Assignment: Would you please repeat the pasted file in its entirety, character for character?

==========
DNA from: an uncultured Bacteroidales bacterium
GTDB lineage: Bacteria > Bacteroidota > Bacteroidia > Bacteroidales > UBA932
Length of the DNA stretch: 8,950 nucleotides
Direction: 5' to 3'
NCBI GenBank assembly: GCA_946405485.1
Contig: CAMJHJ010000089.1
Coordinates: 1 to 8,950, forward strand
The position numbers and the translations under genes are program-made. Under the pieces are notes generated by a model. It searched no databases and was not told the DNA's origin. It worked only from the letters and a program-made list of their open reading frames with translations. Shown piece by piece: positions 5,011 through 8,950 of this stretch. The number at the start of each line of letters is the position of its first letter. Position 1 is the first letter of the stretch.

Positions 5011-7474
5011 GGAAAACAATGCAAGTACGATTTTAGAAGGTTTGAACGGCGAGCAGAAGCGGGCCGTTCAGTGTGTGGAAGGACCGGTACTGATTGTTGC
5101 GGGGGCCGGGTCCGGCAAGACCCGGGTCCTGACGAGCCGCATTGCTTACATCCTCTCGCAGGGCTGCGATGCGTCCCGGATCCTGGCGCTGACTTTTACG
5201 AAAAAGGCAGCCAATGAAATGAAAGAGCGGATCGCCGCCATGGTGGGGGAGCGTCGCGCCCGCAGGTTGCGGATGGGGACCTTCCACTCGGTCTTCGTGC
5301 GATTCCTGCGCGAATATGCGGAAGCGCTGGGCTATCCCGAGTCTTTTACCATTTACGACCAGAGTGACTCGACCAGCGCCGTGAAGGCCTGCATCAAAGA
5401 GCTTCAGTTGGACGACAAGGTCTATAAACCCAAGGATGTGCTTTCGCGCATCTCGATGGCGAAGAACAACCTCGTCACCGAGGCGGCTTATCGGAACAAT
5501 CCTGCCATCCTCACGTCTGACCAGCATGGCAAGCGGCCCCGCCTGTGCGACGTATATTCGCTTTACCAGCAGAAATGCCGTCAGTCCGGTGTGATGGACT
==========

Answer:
DNA from: an uncultured Bacteroidales bacterium
GTDB lineage: Bacteria > Bacteroidota > Bacteroidia > Bacteroidales > UBA932
Length of the DNA stretch: 8,950 nucleotides
Direction: 5' to 3'
NCBI GenBank assembly: GCA_946405485.1
Contig: CAMJHJ010000089.1
Coordinates: 1 to 8,950, forward strand
The position numbers and the translations under genes are program-made. Under the pieces are notes generated by a model. It searched no databases and was not told the DNA's origin. It worked only from the letters and a program-made list of their open reading frames with translations. Shown piece by piece: positions 5,011 through 8,950 of this stretch. The number at the start of each line of letters is the position of its first letter. Position 1 is the first letter of the stretch.

Positions 5011-7474
5011 GGAAAACAATGCAAGTACGATTTTAGAAGGTTTGAACGGCGAGCAGAAGCGGGCCGTTCAGTGTGTGGAAGGACCGGTACTGATTGTTGC
5101 GGGGGCCGGGTCCGGCAAGACCCGGGTCCTGACGAGCCGCATTGCTTACATCCTCTCGCAGGGCTGCGATGCGTCCCGGATCCTGGCGCTGACTTTTACG
5201 AAAAAGGCAGCCAATGAAATGAAAGAGCGGATCGCCGCCATGGTGGGGGAGCGTCGCGCCCGCAGGTTGCGGATGGGGACCTTCCACTCGGTCTTCGTGC
5301 GATTCCTGCGCGAATATGCGGAAGCGCTGGGCTATCCCGAGTCTTTTACCATTTACGACCAGAGTGACTCGACCAGCGCCGTGAAGGCCTGCATCAAAGA
5401 GCTTCAGTTGGACGACAAGGTCTATAAACCCAAGGATGTGCTTTCGCGCATCTCGATGGCGAAGAACAACCTCGTCACCGAGGCGGCTTATCGGAACAAT
5501 CCTGCCATCCTCACGTCTGACCAGCATGGCAAGCGGCCCCGCCTGTGCGACGTATATTCGCTTTACCAGCAGAAATGCCGTCAGTCCGGTGTGATGGACT